Techniques for automated analysis of images and videos. Image formation, detecting features in images, segmenting or grouping image regions and image features, multiple view geometry, object instance and category recognition in images, and video processing
Why take this course?
Computers increasingly require the ability to "see" their surroundings in order to interact with humans and with the three-dimensional world. This course introduces theory and techniques for analyzing the content of images. Applications of computer vision include robotics, autonomous vehicle navigation, industrial automation, content-based search in image databases, face and gesture recognition, and aids for the seeing-impaired.
3574 and (STAT 4705 or STAT 4714)
The course is senior level as it draws knowledge from the listed prerequisite courses which are taught in the junior year. The listed prerequisite courses cover relevant material which includes basic concepts of probability and statistics (random variables, expectation, conditional distributions, Bayes rule, likelihood, maximum likelihood).
Major Measurable Learning Objectives
contrast common image formation models
extract various features from images
segment an image into meaningful regions
derive the theory behind multi-view geometry
implement various approaches to recognizing objects and scenes in images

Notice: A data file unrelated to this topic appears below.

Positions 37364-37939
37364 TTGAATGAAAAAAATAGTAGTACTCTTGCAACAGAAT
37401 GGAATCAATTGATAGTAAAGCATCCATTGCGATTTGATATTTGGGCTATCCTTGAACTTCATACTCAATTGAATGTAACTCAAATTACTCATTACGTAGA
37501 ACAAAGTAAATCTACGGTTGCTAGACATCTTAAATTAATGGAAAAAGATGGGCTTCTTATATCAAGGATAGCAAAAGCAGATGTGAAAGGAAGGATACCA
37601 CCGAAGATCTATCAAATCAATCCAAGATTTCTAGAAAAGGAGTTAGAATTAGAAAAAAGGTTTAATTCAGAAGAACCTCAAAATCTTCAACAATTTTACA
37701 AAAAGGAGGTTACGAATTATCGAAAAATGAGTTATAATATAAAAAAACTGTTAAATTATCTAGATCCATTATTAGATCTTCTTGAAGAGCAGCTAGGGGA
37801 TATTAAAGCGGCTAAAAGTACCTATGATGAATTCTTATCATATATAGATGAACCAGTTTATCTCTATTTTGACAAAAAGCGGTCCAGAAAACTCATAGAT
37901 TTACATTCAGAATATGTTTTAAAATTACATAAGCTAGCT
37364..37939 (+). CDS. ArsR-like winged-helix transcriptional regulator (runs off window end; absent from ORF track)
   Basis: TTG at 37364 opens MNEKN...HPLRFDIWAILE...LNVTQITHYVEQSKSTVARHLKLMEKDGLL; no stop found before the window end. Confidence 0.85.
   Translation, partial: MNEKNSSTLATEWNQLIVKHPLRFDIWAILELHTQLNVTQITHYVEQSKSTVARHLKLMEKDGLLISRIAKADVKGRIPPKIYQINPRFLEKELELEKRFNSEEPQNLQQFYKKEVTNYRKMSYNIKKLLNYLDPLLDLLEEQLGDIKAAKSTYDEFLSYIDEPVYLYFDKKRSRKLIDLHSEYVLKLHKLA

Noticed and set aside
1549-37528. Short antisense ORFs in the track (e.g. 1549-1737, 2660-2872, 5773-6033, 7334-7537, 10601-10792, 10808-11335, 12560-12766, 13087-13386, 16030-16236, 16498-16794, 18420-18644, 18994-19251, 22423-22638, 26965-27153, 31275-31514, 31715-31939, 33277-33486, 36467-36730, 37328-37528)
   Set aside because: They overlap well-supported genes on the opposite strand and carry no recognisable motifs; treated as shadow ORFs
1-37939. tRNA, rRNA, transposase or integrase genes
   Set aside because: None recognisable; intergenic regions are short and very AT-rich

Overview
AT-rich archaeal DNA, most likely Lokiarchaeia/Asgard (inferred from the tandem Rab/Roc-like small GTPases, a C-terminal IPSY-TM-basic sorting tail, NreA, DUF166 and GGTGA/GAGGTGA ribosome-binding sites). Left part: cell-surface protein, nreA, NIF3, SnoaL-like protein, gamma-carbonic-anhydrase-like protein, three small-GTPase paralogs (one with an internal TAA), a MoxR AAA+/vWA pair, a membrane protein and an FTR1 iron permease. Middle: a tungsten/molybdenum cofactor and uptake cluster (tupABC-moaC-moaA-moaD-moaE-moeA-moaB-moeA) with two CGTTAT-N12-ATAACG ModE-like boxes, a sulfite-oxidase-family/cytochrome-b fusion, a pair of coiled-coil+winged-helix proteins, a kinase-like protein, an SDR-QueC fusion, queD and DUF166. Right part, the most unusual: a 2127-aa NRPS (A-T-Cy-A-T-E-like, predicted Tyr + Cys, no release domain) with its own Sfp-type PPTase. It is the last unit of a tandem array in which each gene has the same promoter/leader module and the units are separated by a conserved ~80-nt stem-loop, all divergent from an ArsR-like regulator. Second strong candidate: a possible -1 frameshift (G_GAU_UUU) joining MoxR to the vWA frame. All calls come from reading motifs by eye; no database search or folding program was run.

process video sequences
Percentage of Course
1. Features and filters: Image formation, low-level vision including linear filters, extracting edges and contours from images, binary image analysis, analyzing texture in images
2. Grouping and fitting: Mid-level vision including image segmentation and clustering algorithms, approaches to fit models to image features
3. Multi-view geometry and motion: Vision from multiple views and motion including local invariant image feature detection and description, image transformations and alignment, planar homography, epipolar geometry and stereo
4. Recognition: High-level vision including recognition of objects (instances and categories) and scenes, face detection and recognition
5. Video processing: Processing temporal sequences of images (frames) including optical flow, motion descriptors, tracking and activity recognition